I remember the day I became a great-aunt—at 30. There’s a big age gap between my sister and me, and her oldest daughter had my first great niece just a few months after I moved overseas. They introduced me to her via video chat. I was emotional, thrilled, proud. And excited.
I was ready to be the fun aunt.
You know what I’m talking about—when you get to enjoy them, take them out for ice cream, go to the park, pack everything you can into an hour or two or three. You might have to deal with a dirty diaper or a tantrum, but it’s a relatively tiny section of your life that you have to sacrifice compared to that of the parents. You rally. You get it done.
And then you give them back and return to a land where you can get work finished and sleep eight hours, and you don’t have to do bedtimes, wipes, or meltdowns. It’s glorious.
It’s Different When It Invades Your Space
But if you ask a parent, it’s a whole different story, glorious in a different way. It’s sleep deprivation. It’s a schedule gone out the window. It’s round-the-clock inconvenience. But the love? The reward? The payout?
You can’t measure it.
I’m not a parent, but that’s a little bit like the way I felt when I moved overseas to do full-time missions. When I got handed the keys to the flat I was going to call home for the next couple of years, it was like I gave up the rights to my own life. My time wasn’t my own anymore. My days were going to revolve around people, whether that meant late nights or early mornings.
And I was all in. My door was always open. I kept things in my refrigerator that I knew friends and neighbors liked. I sought people out in my spare time. I missed a lot of sleep. It was glorious, beautiful, and messy. And I wouldn’t have traded it for anything.
Except that I did.
America Tries Every Day To Talk Me Out Of It
When I came back to the States, I thought I would automatically bring that mentality back with me, that my life still wouldn’t be my own. But that’s not what happened.
I fought it at first, but over time, the fast-paced, jam-packed American life sucked me right back in. I had a demanding job. I guarded my schedule. And as the days ticked by, my willingness to give people open access to my time dwindled to nothing.
Not that I didn’t want to give—I did. But I had settled into being the fun aunt to missions. It got a two-or-three-hour window here and there, if that. I’d schedule it in for a few hours. It would be great. And then I’d give it back.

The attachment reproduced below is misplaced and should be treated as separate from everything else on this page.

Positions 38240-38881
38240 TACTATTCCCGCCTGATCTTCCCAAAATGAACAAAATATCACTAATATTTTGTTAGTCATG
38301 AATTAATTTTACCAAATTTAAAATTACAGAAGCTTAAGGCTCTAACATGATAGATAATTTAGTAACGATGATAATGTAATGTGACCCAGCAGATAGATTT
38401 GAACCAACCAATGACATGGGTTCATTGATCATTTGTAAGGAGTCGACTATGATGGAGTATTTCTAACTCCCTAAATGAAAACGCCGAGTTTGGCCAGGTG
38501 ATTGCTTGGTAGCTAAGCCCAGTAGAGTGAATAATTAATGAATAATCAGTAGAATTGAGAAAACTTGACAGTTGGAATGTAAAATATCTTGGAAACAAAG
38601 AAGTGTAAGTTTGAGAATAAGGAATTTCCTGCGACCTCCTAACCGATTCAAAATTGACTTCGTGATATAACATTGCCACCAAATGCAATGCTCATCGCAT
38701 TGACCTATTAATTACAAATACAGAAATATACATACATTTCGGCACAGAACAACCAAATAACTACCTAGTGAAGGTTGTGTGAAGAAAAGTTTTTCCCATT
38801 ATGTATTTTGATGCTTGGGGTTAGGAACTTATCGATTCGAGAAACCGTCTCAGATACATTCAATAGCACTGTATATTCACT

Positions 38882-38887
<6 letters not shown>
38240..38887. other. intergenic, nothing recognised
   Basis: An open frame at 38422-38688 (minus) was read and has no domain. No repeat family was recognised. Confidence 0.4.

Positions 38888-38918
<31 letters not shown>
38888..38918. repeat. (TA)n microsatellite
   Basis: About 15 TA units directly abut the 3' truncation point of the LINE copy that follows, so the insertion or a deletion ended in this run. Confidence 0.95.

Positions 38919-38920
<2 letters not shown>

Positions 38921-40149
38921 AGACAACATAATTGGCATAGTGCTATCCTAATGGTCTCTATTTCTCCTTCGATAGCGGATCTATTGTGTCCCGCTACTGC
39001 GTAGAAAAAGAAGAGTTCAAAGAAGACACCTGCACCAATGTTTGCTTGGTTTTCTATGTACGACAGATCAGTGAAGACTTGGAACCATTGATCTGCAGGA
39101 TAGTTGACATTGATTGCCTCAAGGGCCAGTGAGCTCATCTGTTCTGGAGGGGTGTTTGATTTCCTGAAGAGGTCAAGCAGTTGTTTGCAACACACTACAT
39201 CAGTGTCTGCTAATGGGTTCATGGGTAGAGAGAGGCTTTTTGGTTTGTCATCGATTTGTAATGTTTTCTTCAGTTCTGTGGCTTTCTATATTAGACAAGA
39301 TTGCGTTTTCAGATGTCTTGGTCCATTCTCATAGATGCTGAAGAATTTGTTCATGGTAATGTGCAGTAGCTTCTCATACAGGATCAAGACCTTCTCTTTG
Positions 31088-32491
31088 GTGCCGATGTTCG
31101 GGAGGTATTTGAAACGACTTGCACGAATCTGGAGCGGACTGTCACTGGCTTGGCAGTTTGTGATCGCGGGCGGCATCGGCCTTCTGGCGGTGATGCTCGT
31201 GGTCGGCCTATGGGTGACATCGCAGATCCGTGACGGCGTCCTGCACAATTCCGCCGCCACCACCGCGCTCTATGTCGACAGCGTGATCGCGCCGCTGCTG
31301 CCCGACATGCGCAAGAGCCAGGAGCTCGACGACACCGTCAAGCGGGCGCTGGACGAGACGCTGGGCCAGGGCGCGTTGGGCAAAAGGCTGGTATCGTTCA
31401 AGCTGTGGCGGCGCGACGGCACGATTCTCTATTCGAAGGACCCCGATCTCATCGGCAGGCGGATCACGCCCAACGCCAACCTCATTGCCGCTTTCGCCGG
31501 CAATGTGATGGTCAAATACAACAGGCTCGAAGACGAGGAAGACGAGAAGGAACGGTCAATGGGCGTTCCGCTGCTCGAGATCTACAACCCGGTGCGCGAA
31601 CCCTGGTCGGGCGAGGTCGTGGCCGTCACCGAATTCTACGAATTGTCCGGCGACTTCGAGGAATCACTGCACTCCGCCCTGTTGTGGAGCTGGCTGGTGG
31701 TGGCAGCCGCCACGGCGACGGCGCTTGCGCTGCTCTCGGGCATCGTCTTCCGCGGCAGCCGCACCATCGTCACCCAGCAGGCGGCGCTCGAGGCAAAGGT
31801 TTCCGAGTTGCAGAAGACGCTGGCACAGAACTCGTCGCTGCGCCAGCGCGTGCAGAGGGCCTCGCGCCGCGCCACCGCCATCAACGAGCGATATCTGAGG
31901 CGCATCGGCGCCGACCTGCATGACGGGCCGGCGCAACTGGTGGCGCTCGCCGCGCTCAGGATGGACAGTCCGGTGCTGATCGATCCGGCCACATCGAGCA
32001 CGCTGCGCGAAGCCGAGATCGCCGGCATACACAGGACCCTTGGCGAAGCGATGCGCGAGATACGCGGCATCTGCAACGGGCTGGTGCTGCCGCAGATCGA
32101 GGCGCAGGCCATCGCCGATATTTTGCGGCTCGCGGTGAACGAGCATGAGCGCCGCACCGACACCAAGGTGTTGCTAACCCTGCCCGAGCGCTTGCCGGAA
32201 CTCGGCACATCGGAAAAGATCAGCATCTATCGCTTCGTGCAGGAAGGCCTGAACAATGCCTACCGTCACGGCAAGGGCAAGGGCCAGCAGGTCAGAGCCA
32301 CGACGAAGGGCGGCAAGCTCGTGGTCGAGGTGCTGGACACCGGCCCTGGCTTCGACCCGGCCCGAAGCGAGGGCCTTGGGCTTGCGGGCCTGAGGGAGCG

How In The World Do We Do This?
Scheduling missions isn’t a bad thing. We’re busy people; there’s no way around it. We have jobs and activities and agendas that help us make it through the week still breathing, and without intentionality, we can get lost in our color-coded calendars and never step outside of our survival zone. The problem isn’t scheduled time for missions. And the problem isn’t my schedule, as much as I would like to blame it on that.
The problem is my heart.
The thing about missions is . . . it invades your space. It doesn’t fit in a box or a schedule. It seeps into every part of your life. It steals your sleep, it steals your privacy, and it steals your time.
When I moved overseas, I was jolted into having a new perspective on everything. I saw the world differently, I saw my time differently, and I saw the reason I was there differently. Everything about everything—my job, my house, my walks to the grocery store—was meant to help me meet people and introduce them to Jesus. I was asking God to order my day the way He wanted, and I watched my world through different eyes.
But when I came back to America, my heart started to take back ground.
It was like my brain only knew how to compartmentalize here, to schedule some time with missions, have a great time, and then go back to everything I had to get done. But that was never the point. The point was to know Christ and make Him known. Love Him and love others. In everything.
When it comes to kids, being the fun aunt is just fine. But when it comes to missions, we’re all in, investing our whole lives for the long haul kind of joy. It’s not easy.
But it’s worth it.